"Problem families" in Burnley, 1940-70

Lambert, Michael (2023) "Problem families" in Burnley, 1940-70. Transactions of the Lancashire and Cheshire Antiquarian Society, 114. pp. 109-134.

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The post-war years are often considered as a ‘golden age’ of full employment, political consensus, widespread affluence, and social security. Preceded by the privations of world war, global depression, and political polarisation, the establishment of the welfare state by the Labour Governments of 1945-51 is seen as the foundation and realisation of a post-war settlement. Yet one group remained impervious to these modernising efforts: ‘problem families’. These were, in the eyes of welfare authorities, families that remained stubbornly backward in an era of modernity. They constituted an underclass in the New Jerusalem. Indeed, much of the expansion of the welfare state during the post-war years through increases in local officials, policies, and resources, was a direct response to the problem of the ‘problem family. This paper explores the development of these processes and the lives of ‘problem families’ in the town of Burnley and its hinterland from 1940 to 1970. Using statutory and voluntary organisation records, correspondence with central government, and the social work case files of ‘problem families’, I show how the concurrent growth of state services and the lived experiences of families point to the uneven and unequal realisation of the post-war settlement and its ‘golden age’. Ultimately, it demonstrates that ‘problem families’ were not, in fact, the underclass of New Jerusalem, but those who lived in and with poverty despite the welfare state.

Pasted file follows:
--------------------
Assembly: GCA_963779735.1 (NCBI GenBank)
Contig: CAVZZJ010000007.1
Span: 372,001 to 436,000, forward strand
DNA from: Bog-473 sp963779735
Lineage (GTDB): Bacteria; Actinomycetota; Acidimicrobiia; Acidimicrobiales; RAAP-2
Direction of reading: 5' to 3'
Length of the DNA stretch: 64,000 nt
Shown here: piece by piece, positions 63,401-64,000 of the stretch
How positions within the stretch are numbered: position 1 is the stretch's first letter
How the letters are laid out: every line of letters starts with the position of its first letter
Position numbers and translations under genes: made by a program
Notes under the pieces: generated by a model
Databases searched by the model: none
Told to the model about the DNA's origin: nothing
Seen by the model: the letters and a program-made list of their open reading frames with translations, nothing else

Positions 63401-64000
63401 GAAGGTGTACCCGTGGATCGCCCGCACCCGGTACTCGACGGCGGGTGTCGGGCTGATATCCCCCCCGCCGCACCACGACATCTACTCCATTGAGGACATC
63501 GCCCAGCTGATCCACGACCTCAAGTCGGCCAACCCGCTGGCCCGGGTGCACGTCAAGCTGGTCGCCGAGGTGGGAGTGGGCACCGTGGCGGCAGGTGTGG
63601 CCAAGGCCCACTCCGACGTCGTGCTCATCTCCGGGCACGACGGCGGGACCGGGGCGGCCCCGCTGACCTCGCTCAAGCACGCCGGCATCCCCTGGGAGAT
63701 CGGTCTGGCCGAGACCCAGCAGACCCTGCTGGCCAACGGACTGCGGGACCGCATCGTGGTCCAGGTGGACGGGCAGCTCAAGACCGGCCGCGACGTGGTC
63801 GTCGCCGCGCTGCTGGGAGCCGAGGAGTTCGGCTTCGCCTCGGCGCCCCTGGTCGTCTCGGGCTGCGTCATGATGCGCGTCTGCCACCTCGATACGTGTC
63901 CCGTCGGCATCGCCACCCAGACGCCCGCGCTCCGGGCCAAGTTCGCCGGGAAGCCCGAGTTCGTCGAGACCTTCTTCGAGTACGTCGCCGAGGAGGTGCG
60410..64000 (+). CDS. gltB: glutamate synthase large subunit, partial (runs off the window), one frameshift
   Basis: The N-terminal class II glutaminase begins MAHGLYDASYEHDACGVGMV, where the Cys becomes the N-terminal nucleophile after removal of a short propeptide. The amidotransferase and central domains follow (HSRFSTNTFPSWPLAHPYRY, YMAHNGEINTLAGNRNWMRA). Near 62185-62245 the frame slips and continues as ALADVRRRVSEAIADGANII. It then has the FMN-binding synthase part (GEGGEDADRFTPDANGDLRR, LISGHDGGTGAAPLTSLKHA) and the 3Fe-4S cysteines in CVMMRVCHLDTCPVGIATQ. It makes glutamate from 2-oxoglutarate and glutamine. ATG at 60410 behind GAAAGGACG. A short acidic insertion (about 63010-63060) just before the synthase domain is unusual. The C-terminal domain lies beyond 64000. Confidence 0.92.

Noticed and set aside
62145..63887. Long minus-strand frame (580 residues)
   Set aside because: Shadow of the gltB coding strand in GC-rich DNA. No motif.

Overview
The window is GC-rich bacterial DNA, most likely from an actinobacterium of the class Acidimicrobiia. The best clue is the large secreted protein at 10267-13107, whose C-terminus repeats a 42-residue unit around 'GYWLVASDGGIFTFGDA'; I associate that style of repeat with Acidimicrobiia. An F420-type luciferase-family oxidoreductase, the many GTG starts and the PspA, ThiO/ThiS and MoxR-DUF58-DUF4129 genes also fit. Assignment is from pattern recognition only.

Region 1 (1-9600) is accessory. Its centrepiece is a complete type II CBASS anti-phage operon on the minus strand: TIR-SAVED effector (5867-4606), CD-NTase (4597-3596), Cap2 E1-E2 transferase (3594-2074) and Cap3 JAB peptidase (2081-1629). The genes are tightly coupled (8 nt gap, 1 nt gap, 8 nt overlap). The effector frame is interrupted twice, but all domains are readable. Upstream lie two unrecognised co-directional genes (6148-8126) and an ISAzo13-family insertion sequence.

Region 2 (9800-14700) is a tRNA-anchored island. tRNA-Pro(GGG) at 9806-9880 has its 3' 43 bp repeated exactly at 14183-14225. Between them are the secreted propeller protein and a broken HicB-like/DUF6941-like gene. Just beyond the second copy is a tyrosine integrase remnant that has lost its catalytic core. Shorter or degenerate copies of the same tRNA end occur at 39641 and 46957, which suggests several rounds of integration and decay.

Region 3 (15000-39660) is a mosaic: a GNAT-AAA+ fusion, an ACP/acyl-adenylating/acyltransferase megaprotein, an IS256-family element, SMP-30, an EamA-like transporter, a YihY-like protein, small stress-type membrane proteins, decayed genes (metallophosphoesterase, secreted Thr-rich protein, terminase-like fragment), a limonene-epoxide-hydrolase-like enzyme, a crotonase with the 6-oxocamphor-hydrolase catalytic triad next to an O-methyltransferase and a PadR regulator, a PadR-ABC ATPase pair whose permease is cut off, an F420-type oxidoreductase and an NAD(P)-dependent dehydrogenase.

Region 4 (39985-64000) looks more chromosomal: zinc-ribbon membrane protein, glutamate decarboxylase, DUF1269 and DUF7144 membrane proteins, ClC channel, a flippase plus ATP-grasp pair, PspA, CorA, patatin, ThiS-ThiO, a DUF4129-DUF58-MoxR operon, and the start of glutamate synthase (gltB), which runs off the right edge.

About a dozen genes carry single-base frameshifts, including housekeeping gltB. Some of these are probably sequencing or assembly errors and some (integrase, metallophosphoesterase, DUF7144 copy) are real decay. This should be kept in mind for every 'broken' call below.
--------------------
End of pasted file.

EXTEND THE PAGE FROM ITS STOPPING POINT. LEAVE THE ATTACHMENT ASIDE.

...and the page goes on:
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Journal Article
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Transactions of the Lancashire and Cheshire Antiquarian Society
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18 Sep 2023 08:20
Last Modified:
22 Sep 2023 00:54